The symptoms of lupus, a chronic autoimmune disease that’s known for causing skin rashes and joint pain, tend to wax and wane. While there are many things that may trigger a lupus flare — like being stressed, getting too much sun exposure, or catching a cold — a new study suggests that what’s going on in your gut may also play an important role in the development of lupus flares.
To conduct the study, which was published in the journal Annals of the Rheumatic Diseases, researchers analyzed blood and stool samples from 61 lupus patients plus controls without lupus. They found that people with lupus had less diversity in their gut “microbiome,” which refers to the mixture of organisms, including bacteria, that live in the gastrointestinal tract.
In particular, researchers noted that lupus patients had significantly higher amounts of a specific bacteria called R. gnavus (a five-fold increase compared to control subjects).
Generally speaking, people who have a wider range of microorganisms in their gut tend to be healthier, in part because the “good” microorganisms, sometimes called probiotics (aka good bacteria), help keep the “bad” ones (those that can make you sick) at bay.
The scientists also found that an increase of R. gnavus was associated with lupus flares. People who had the highest levels of anti-R. gnavus antibodies in their blood were those who had lupus as well as nephritis (inflammation of the kidneys), which is a common complication of lupus.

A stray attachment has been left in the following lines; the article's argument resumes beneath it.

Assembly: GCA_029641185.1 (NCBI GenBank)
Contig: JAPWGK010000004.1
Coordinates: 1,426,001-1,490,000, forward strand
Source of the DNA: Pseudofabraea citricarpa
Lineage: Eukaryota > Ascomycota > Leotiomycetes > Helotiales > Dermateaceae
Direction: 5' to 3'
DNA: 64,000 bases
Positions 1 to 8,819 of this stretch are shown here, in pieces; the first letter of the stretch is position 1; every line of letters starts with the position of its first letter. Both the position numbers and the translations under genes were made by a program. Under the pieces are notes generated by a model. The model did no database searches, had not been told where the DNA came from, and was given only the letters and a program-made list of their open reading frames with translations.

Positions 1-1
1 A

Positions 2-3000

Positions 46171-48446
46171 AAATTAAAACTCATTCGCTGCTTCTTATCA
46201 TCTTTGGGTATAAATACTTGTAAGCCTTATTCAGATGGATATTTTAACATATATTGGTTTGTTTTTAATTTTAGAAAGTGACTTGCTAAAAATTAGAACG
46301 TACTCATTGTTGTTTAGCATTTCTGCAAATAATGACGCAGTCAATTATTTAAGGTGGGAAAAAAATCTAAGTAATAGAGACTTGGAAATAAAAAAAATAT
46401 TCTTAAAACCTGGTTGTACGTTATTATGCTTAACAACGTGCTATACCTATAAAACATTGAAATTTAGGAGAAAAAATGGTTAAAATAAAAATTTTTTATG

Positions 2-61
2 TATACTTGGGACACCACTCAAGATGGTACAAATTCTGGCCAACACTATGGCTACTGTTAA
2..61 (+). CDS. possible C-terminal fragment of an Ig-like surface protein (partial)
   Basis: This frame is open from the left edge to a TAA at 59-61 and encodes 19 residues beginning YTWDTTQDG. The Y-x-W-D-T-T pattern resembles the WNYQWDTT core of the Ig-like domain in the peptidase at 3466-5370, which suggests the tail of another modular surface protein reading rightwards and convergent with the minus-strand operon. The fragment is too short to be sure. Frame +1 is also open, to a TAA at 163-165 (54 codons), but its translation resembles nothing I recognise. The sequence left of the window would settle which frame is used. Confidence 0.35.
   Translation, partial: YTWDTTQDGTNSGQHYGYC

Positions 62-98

The gut microbiome has been getting a lot of attention in recent years for its potential impact on everything from irritable bowel syndrome to Alzheimer’s disease. Experts have also realized that the gut microbiome has major implications for your immune system, because it turns out that a lot of your immune system resides in your GI tract.
Although more research in this area is clearly warranted, “our analyses provide the first evidence that lupus is associated with intestinal outgrowths of [R. gnavus],” the authors wrote.
Get Involved in Lupus Research
If you are diagnosed with lupus or another musculoskeletal condition, we encourage you to participate in future studies by joining CreakyJoints’ patient research registry, ArthritisPower. ArthritisPower is the first-ever patient-led, patient-centered research registry for joint, bone, and inflammatory skin conditions. Learn more and sign up here.